Digital transformation has become such a buzzword in local government over the last decade or so that it’s in danger of losing any real meaning. Almost every local government organisation has some kind of ‘digital transformation’ project on the go now, but how many know what digital transformation actually looks like?
Is it digital transformation or just process improvement?
The label of ‘digital transformation’ is often slapped onto any project that involves any kind of IT upgrade, or system development. Many of these kinds of projects actually fall into the category of process improvement, but is process improvement the same thing as transformation? True digital transformation is hard to achieve and the road to it is paved with missed deadlines, aborted plans and unmet targets.
It’s easy to think of digital technology as merely an enabler for process improvements. It lets us do the same things that we’ve always done, but now we can do them faster or more efficiently or through a different channel. That’s fine as far as it goes – there’s obviously a significant amount of value in being able to manage your core processes more efficiently or effectively. But it’s not transformational.
True transformation changes the way you do things completely
True transformation comes when organisations embrace the opportunities that digital technology provides for completely new ways of doing things. Transformation comes from looking at the opportunities that disruptive technologies such as artificial intelligence, machine learning, cloud computing or advanced analytics might offer to really change the way in which an organisation relates to its customers.
The commercial world is full of examples of how truly transformative business models have disrupted established markets. While hotel chains were patting themselves on the back for installing online booking systems, along came Airbnb and a series of other peer-to-peer accommodation providers, completely transforming the whole accommodation market in a way that hotels had not anticipated. The same thing has happened in the taxi industry. Traditional cab firms were just getting to grips with offering credit card payment in their cars as Uber arrived on the scene, completely changing the way in which people arrange and pay for taxi travel.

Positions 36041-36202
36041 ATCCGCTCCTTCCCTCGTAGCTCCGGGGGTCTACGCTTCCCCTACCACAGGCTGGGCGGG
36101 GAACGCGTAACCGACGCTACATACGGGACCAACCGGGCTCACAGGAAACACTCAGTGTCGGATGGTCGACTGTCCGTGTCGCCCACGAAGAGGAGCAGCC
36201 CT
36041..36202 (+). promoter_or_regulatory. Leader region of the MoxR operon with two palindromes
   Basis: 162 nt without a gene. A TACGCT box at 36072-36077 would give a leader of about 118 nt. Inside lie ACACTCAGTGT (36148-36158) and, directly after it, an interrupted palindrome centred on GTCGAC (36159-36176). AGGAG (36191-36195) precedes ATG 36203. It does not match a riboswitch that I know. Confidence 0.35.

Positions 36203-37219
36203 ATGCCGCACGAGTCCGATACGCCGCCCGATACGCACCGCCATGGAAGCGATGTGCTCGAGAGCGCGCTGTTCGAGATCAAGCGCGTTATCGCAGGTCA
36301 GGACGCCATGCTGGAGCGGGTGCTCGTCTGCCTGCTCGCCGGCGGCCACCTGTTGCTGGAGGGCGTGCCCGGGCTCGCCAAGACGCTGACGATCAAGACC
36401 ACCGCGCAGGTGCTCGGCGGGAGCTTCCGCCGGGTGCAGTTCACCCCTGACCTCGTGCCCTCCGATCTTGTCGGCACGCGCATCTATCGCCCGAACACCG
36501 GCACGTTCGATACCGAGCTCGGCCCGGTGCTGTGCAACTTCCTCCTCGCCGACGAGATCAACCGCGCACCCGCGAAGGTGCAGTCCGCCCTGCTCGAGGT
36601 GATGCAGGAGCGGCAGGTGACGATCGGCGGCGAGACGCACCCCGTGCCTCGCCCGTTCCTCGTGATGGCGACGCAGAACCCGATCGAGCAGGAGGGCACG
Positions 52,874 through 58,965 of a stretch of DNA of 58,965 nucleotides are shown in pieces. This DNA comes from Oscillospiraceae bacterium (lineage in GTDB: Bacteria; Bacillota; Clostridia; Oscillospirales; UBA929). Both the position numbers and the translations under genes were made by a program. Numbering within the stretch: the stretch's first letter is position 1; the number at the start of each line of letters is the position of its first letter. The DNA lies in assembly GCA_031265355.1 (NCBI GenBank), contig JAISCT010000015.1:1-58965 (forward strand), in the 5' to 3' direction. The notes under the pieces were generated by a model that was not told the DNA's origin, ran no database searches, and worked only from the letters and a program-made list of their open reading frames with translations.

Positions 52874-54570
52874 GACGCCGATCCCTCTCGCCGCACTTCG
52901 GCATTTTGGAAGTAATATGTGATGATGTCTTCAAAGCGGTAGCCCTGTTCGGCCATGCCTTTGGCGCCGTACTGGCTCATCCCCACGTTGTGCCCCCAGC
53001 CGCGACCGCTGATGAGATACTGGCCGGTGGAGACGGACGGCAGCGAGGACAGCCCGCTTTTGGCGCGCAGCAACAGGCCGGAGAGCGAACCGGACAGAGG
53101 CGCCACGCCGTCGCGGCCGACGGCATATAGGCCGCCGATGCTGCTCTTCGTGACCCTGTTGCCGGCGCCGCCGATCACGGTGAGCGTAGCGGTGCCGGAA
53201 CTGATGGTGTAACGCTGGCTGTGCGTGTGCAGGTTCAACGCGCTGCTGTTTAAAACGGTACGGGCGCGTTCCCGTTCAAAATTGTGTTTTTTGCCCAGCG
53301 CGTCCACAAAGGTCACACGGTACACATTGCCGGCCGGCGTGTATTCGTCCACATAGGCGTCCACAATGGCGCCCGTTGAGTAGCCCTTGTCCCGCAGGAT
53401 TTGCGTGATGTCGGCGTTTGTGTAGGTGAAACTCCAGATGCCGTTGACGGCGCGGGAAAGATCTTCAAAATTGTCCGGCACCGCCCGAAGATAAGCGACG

True transformation is hard to achieve
So why is true transformation so hard to achieve? The problem often starts with the top leadership team who often see digital technology as a new way to do the same things. It takes real vision to be able to see the opportunities that technology can present to an organisation, and that vision needs to come from people at the top of the organisation who really understand and embrace all that technology has to offer. Otherwise what you end up with is a continuous improvement project rather than a transformation project.
Thus far, a lot of local government transformation has been more focused on the process improvement end of the transformation scale. Moving from paper forms to online forms is an example of this, along with digitising previously manual processes, or shifting offline communications to online. However, we’re starting to see more transformative projects that really change the ways in which people are working and citizens are interacting with local government.
How local government is achieving real transformation
Mobile working, for example, can transform the way your staff interact with your organisation and with your citizens. Social media, used as a two-way communication tool rather than simply a broadcast medium, can transform the relationships between citizens and local government into something much more collaborative than is generally the case.
We’re also starting to see local government organisations exploring the possibilities offered by technologies such as artificial intelligence, machine learning and the internet of things to radically transform the way in which they offer their services. For example, Hampshire County Council has begun deploying Amazon Echos in the homes of some social care recipients, giving them voice control of lights, televisions and other devices as well as voice activated access to information about things such as bus times, all of which offers the possibility of more independent living. The Greater London Authority used a Facebook chatbot to answer incoming questions about its New Year’s Eve fireworks display. Housing associations are using advanced predictive analytics to better match tenants to accommodation and to predict in advance which properties in their portfolio are likely to next need maintenance so they can move from being reactive to being proactive.
It will be fascinating to see how local government digital transformation embraces these new technologies and develops in the future.